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Accuracy • Independence • Integrity

September 25, 2017   |   Ithaca, NY

Life & Culture

Review: Unlikely true story of ‘Pride’ illuminates social issues

"Pride"

Directed by Matthew Warchus

Opening with real-life footage from Margaret Thatcher’s politically divided England, police brutality sets the stage for an unlikely friendship between two sources that have more in common than they may realize: the gay community and the working-class mining community. The 1984 miners’ strike is nothing new on film — the beloved film “Billy Elliot” is proof of this — but “Pride” shows a true story that restores faith in human kindness through the friendship of two completely different groups facing similar challenges.

“Pride” centers on the true story of the Lesbians and Gays Support the Miners group, led by Mark Ashton (Ben Schnetzer), a young, idealistic gay man who wants to help the mining community after realizing it faces similar public discrimination and cruelty. After the group starts to collect money at gay pride parades, LGSM has trouble finding a mining union to accept its earnings. They choose a small mining village at random. This community turns out to be Onllwyn, Wales. There they meet miners for the first time, and the miners meet gays and lesbians for the first time. The mining community has to grapple with the new and still risque idea of gays and lesbians being its main supporters and donors.

“Pride” has a slow start. It seems that in the beginning of the 120-minute film, the same idea of helping the miners will be repeated over and over again. Yet this slow start actually helps to introduce the many characters who will be the hallmark of the film. The characters in “Pride,” both the miners and the members of LGSM, have their moments to shine, whether it is through heartfelt speeches or quiet character moments that keep their emotional impact without dialogue.

One particular standout is George MacKay’s character, Joe Copper, who participates in LGSM without telling his parents for fear of homosexual rejection. Instead of his actual family giving him the love he wants and rightly deserves, it is the support group and mining community that encourage him to grow into the man he is becoming. Copper shows the transition from gawky to self-assured by the way he carries himself and by the conviction in which he talks with his friends and his family. By the end of the movie, the audience has enjoyed seeing his development as a character, and he has come far from the boy who was too embarrassed to carry a banner in the pride parade.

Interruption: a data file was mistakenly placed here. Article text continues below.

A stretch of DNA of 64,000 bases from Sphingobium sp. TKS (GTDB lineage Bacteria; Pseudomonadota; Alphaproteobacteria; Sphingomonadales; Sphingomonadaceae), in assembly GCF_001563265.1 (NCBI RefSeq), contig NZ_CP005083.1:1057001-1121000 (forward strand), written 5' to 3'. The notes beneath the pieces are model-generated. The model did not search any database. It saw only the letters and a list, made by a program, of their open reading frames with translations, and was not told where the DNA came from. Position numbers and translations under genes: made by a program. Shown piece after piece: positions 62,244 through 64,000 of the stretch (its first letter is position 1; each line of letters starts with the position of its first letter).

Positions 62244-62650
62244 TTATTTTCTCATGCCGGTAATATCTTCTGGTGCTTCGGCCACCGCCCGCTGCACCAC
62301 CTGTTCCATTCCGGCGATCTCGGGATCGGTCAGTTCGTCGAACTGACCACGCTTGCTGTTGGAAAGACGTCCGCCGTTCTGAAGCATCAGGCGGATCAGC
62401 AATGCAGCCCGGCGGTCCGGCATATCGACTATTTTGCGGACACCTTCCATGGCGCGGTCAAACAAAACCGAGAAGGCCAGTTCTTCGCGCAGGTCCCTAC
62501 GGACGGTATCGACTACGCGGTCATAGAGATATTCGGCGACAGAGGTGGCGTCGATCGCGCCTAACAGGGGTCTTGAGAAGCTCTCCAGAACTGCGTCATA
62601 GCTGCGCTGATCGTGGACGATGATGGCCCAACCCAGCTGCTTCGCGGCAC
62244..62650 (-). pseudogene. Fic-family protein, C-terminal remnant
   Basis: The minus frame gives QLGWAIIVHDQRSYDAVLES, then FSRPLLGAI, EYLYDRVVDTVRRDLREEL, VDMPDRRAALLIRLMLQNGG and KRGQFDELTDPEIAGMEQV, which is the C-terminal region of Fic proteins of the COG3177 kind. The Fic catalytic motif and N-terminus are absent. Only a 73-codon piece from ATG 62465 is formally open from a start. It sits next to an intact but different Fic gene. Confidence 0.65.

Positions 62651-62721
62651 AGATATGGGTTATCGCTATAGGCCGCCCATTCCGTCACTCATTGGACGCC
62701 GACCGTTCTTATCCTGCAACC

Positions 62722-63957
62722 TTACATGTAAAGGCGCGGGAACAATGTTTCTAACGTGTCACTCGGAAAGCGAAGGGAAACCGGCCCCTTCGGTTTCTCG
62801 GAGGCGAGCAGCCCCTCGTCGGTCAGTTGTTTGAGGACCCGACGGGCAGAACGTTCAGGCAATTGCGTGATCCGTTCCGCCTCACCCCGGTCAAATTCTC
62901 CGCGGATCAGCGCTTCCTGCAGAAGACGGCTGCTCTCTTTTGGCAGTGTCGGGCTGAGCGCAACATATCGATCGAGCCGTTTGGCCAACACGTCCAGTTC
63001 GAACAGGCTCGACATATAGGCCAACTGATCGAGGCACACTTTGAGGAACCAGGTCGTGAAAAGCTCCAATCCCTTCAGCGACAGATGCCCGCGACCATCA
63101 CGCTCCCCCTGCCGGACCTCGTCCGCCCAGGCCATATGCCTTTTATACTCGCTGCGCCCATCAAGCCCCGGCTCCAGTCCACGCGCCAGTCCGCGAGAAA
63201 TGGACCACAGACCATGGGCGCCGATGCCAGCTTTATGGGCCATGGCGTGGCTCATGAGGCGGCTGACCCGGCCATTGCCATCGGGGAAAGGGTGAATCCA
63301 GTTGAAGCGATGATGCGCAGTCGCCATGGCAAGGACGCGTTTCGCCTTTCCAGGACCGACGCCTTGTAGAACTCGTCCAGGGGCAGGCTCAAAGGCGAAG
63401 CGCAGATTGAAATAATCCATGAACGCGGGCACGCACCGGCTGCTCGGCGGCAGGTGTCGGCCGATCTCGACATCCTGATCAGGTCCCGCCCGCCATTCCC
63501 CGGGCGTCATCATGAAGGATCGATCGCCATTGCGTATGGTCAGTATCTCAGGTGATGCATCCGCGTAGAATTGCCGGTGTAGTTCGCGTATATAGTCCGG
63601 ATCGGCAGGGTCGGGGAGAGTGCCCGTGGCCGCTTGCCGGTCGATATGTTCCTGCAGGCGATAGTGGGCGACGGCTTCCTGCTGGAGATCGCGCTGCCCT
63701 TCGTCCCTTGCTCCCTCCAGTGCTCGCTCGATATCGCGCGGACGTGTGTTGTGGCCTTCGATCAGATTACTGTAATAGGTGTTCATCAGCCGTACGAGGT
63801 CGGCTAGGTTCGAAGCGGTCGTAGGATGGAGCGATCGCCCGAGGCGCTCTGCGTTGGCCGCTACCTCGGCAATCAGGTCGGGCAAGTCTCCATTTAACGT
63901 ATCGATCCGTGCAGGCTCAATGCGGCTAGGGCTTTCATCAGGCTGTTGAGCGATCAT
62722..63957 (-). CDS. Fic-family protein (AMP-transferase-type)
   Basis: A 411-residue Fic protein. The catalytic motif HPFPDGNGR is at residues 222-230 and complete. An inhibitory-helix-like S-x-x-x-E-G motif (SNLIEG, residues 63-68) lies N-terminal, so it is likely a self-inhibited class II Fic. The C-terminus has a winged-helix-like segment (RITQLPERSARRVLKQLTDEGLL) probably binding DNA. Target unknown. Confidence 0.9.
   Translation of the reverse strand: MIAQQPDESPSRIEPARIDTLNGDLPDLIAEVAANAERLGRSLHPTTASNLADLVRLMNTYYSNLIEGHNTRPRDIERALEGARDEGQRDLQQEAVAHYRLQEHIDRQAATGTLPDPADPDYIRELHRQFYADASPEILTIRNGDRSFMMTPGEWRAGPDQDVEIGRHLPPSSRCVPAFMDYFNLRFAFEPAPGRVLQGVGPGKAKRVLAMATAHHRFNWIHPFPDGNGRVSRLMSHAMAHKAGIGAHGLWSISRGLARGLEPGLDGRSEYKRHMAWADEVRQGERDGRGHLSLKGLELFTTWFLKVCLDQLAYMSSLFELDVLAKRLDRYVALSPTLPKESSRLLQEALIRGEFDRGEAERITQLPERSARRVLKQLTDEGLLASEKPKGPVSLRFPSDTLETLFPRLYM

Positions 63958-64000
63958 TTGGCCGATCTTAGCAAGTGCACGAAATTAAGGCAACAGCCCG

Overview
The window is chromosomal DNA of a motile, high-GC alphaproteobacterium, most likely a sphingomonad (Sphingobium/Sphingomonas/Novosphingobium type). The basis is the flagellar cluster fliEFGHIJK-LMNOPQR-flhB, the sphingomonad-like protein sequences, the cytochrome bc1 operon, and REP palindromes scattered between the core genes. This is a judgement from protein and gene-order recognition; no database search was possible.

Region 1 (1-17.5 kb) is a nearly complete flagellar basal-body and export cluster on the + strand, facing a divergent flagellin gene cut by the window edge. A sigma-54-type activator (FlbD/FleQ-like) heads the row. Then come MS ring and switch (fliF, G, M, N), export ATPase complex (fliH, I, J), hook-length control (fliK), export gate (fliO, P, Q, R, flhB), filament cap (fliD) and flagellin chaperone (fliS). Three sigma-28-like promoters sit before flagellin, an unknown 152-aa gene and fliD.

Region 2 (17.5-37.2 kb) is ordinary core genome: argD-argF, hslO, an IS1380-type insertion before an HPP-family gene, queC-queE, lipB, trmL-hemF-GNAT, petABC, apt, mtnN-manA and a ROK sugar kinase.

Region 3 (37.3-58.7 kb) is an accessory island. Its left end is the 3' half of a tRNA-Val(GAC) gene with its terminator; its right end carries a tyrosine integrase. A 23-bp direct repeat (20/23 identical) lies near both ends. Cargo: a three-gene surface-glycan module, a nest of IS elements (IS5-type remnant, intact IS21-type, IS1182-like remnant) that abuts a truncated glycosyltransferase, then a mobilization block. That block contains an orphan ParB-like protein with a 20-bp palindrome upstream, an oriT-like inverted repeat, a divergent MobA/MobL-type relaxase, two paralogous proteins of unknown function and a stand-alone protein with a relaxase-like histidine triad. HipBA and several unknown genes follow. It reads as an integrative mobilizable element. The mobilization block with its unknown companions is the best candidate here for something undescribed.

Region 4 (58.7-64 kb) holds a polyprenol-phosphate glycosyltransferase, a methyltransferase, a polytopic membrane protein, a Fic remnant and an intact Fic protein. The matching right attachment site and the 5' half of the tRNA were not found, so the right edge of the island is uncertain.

Another unlikely standout is the character of Sian James, played by Jessica Gunning. When introduced on-screen, she could be mistaken for the static character of a housewife, but once again “Pride” deftly shows her assertive transition. With support from the gay community, she, too, learns how to trust in herself, especially when she bails out miners from jail using the information she learned from LGSM members. It reflects on Gunning’s power as an actress that she can portray her character as strong, personable and humorous all at the same time.

The setting provides a wonderful contrast between the grungy, sweaty and glittery London gay bars and the quaint, quiet village in Wales. It is even more exciting to see the characters transported out of their comfort zones and into the places that they would never have originally been found in, like the scenes where the mining community goes club hopping with its newfound friends. The two worlds that the characters come from cannot be any more distant in looks and feel, which makes the friendship between them all the more exciting and rewarding for audiences.

While having serious source material, “Pride” has consistent humor throughout. The script is adept and subtle, never dumbing down for the audience. Much of the humor comes through the interactions between the miners and gays, like the notably funny running joke that all the lesbians are vegans. The jokes stem from the stereotypes on which many people base the gay community, and the movie successfully treads the fine line, ultimately showing the fault behind judging a whole community without having met it. Unfortunately, the heavy English and Welsh accents cause certain jokes and their resulting lessons to occasionally be lost in translation.

“Pride” touches on homophobia, police brutality, closeted homosexuals, AIDS and even women’s rights without feeling contrived. Although some moments feel out of place, like a musical interlude that does not seem realistic, these moments are few and far between. Each character feels true because of the smart, humorous script, but it is the message the film carries that makes “Pride” a roaring, feel-good success.